Crossing the road requires a leap of faith. At the sign of a small break in traffic you have to step out and progress at a perfectly even pace so the drivers can weave around you. Robbie guided us across the road like little children. Over coffee he and Thu gave us some tips and ideas for places to visit. Thu is a travel agent so was a great help as our itinerary had no more detail than ‘Get to Hanoi. Head south.’ Robbie taught us key Vietnamese phrases like ‘Cảm ơn’ (thank you) and ‘Tôi không phải là gà!’ (‘I am not a chicken!’, to be said with hands on hips and a head waggle when quoted an inflated westerner price). Learning any Vietnamese is proving very difficult as it’s a tonal language – all words are one or two syllables and your inflection changes the meaning of the word. There are six different tones or accents so each word could have up to six meanings depending on how you say it and what the context is. Say ‘gà’ (chicken) slightly wrong and you could be saying ‘railway station’ or any number of other things that make it almost impossible for the listener to work out what you’re trying to communicate.


Cyclo drivers and passengers

After coffee Brendon and I grabbed lunch at Phơ 24 and walked around Hoan Kiem Lake (no sign of the famous turtle). Cyclo drivers circled, shouting ‘HELLO!’. We headed back to our hotel till it was time to go to Robbie and Thu’s for dinner.

Thu cooked a huge meal for us and two French friends, Geoff and Natalie, who live in a village 20km away. They asked about our initial impressions of Hanoi. Chaos! we responded. It’s so intense compared to anywhere else we’ve been. They nodded. ‘Here, everything is forbidden but everything is possible,’ Geoff explained. Robbie noted that the concept of precautions (like safe driving and helmets) didn’t really fit with the Vietnamese way of looking at things – most people don’t understand why you would waste time worrying about something that hasn’t happened.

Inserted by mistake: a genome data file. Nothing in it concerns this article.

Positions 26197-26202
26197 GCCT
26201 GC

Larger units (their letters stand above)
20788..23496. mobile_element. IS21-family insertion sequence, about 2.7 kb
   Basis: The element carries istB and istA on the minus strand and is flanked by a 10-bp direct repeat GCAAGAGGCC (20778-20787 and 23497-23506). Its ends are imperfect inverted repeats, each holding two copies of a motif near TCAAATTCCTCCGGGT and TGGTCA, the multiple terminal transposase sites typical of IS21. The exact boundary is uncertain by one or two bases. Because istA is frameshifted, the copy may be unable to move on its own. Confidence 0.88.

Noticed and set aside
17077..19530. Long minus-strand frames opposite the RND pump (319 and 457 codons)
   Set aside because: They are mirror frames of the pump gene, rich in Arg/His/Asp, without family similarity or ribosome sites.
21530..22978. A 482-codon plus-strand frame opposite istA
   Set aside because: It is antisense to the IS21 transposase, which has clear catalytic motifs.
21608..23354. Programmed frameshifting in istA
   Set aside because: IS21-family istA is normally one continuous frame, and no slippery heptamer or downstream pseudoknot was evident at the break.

The next day we were on our own. On our way out of the hotel a different desk clerk asked how we were liking Hanoi. We tried to think of something nice to say. Yes, he cooed. And would we be going to Halong Bay during our visit? Not sure yet, we replied, and exited hastily. We had identified a cafe round the corner where we wanted to go for breakfast but getting there involved dodging not only speeding motorbikes but also ladies selling doughnuts, guys selling knockoff Zippos, women selling fruit and, worst of all, the sneaker shine guy. He could, I believe, sense our fear and, before I knew it, one of my All Stars had been wrested from my foot and he was applying super glue to the sides, scrubbing it with a soapy toothbrush and reheeling it with half a tyre. And where are you from? he chatted away happily. Can I please have my shoe back? I replied. But I’m fixing it for you, see? I have put some tyre here. And how much will that cost? I asked. 150,000 dong, he replied (about $7.50). For both? No, each. I yanked the shoe back and we handed over the cash. This chicken is now walking around with one ‘fixed’ sneaker and one normal one.


We arrived at the Hanoi Social Club, a cafe/bar run by a guy from Melbourne, and ended up staying all day. We tried egg coffee (cà phê trứng), which was delicious, like a combination of coffee and eggnog. I can’t explain how excited I was to have a plate of lentil bolognaise after months in Asia. And of course we had a few Halidas! The cab driver who took us back to the hotel was awesome and taught us how to say ‘Oh my God!!’ (‘Oi troi oi!’, pronounced ‘Oi zoi oi’ in the north and ‘Oi joy oi’ down south), which Brendo has been using on a daily basis, much to everyone’s amusement.